Fixing the Fiscal Nightmare

I’d like to get back to a problem that I was writing about last week: the possibility of using a value-added tax (VAT) to fix the “on-budget” federal budget deficit. That deficit, which excludes the Social Security trust fund (which will run a modest but declining surplus), is likely to be in the neighborhood of 4-5% of GDP per year during the next decade, and after that will start growing alarmingly, if for no other reason then simply to make interest payments on the debt. Let me repost the picture of the US’s “Fiscal Nightmare” for reference (see that post for details of my assumptions).

Note that this may be an optimistic scenario: it assumes that the Bush tax cuts are all reversed in four years, and that there are no major recessions. A moderate recession could easily worsen the deficit significantly.

Let us suppose that the deficit is big enough, persistent enough, and growing fast enough (all of which seems reasonably likely in another 15 years) that it can not be left unchecked – the financial markets will start to wreak havoc with interest rates if we do.

So here’s your assignment, should you choose to accept it: close a budget gap of $600-$700bn (expressed in today’s dollars, as are all dollar figures below) per year. As I laid out in my “Fiscal Nightmare” post, it’s awfully hard to get there through spending cuts, with the possible exception of enacting a radical change in the way health care is paid for in the US. Let’s suppose that such a major overhaul in the nation’s health care system is not going to happen any time soon.

But let’s be optimistic and suppose that you could wring out $200bn worth of savings from the spending side of the budget, e.g. by substantially cutting defense spending, identifying some “corporate welfare” that can be cut, and perhaps by reducing some non-Social Security entitlements. That would still leave you with an annual general fund deficit of perhaps $500bn. What are your options?

  1. Cut spending even more. Perhaps we could trim another $100bn off of defense spending, bringing defense spending down to around 2% of GDP (which would be the lowest rate of defense spending since the 1930s). Any further spending cuts to close the remaining $400bn gap would almost surely hit the poor the hardest, and substantially (or completely) unravel the US’s social safety net. But they are certainly a possibility, and what many “starve the beast” conservatives hope would happen. Myself, I am not a fan of this option.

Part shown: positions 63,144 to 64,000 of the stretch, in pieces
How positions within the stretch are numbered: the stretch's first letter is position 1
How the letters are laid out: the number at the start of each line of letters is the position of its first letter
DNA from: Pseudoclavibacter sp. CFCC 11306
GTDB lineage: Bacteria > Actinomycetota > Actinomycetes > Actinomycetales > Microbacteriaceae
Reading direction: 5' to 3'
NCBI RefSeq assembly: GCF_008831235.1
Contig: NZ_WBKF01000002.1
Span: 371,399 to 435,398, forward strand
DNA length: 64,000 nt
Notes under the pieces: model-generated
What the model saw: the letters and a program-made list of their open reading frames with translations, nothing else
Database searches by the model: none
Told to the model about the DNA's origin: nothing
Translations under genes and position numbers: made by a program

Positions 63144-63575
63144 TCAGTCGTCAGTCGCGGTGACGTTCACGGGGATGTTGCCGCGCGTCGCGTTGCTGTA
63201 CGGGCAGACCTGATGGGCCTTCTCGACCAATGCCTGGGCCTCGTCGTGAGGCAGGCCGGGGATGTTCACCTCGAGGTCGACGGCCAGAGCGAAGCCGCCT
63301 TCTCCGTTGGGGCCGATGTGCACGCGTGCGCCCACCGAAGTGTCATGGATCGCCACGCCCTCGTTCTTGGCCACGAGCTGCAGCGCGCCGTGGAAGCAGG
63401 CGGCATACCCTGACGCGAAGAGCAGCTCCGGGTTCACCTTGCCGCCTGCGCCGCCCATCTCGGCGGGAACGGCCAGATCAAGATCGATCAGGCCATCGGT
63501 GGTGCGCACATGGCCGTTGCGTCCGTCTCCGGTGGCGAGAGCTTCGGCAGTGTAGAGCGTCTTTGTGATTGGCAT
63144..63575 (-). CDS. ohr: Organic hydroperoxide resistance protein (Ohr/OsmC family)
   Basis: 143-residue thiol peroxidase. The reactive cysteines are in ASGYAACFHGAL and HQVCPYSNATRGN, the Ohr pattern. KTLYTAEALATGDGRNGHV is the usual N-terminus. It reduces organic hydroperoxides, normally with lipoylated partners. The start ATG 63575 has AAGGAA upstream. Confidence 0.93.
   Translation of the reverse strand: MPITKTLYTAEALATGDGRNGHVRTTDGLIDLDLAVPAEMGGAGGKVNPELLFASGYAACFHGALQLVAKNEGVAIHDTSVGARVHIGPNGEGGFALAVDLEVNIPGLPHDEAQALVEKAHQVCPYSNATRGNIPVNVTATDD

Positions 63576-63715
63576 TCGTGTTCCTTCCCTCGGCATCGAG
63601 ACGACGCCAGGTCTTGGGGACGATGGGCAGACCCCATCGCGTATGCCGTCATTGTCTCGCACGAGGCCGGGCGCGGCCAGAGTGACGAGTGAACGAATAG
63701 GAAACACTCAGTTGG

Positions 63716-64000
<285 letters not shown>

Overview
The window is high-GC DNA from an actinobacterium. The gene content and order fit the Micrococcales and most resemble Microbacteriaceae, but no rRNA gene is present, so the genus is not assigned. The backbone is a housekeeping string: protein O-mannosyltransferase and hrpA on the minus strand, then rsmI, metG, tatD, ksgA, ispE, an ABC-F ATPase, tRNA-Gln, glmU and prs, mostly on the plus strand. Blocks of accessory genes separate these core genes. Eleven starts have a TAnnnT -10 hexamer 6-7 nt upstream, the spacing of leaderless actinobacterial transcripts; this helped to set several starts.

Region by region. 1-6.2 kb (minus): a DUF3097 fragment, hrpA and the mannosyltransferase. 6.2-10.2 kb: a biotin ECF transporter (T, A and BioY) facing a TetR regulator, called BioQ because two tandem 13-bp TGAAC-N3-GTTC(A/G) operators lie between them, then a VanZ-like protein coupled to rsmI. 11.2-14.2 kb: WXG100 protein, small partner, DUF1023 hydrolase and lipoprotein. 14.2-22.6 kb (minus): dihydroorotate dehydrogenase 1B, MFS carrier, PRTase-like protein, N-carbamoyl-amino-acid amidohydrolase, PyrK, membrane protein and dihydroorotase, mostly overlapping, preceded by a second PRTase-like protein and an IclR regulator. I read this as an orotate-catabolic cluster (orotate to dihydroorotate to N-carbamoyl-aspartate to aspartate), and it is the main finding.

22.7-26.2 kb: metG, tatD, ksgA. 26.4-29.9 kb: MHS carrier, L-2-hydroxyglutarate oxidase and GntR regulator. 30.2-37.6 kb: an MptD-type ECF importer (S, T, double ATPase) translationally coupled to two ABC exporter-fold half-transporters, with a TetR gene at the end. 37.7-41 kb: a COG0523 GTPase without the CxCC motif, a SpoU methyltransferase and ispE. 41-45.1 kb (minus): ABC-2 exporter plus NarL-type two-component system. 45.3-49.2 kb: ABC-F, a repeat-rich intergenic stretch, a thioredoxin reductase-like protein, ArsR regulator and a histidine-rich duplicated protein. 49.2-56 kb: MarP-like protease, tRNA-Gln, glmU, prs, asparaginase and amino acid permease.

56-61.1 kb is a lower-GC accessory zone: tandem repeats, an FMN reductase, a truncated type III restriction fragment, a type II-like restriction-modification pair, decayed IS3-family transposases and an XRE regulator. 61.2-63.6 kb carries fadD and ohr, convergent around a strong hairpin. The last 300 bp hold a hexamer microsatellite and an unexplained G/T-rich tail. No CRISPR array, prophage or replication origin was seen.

2. Raise income tax rates. My back-of-the-envelope calculations suggest that, to raise an additional $500bn in revenue per year through income taxes, changes in marginal rates would have to be of roughly this order of magnitude: today’s 15% rate would rise to 25%, today’s 25% rate would rise to 35%, today’s 33% rate would rise to 45%, today’s 35% rate would rise to 55%. The political impact of suggesting that a middle-class family go from a current tax rate of 25% to a tax rate of 35% would be substantial, and not only the wealthy would complain about top marginal tax rates of 50% or more. Marginal tax rates that are that high also probably imply a substantial increase in tax-avoiding behavior, particularly by the wealthy, and may also have adverse macroeconomic effects. However, this is an important possibility to consider.
  3. Enact other taxes. A gas tax of even $1.00 per gallon would only raise $75-$100bn per year, depending on how much conservation you think we would start to see. Taxing capital gains and dividends at marginal income tax rates might raise $25-$50bn per year. Other suggestions? So far we’re about one-fourth of the way there.

    Maybe we could end the tax exclusion of employer-provided health insurance, which would raise another $50bn annually, or impose a carbon tax, which would raise perhaps $25-$50bn annually, or end the home mortgage-interest deduction, raising another $50-$75bn annually. We’re still far from balancing the budget, but this package of tax changes will certainly provoke a political response. (For a good list of other possibilities, see the CBO document “Budget Options”.)

  4. Enact a VAT. A 10% VAT, paired with an increase in personal exemptions/deductions/tax credits to ensure that lower-income families do not contribute a larger share of tax revenue (see this post on why a VAT need not be regressive), would probably do the trick and raise the necessary $500bn.

Are there other possible options? Certainly. But I doubt you can think of any that would close more than a tiny fraction of the looming general fund deficit. Given that, I think it’s reasonable to say that in 10 or 15 years policy-makers in the US will be forced to pick from a list much like the one I’ve given above. If they happen to bite the bullet a bit earlier, then so much the better, because then the needed changes to fix the problem would be smaller. But the basic policy choices would still be the same.

Obviously, there would be significant political resistance to all of these options. It’s just a question of picking your poison. Which flavor would you choose?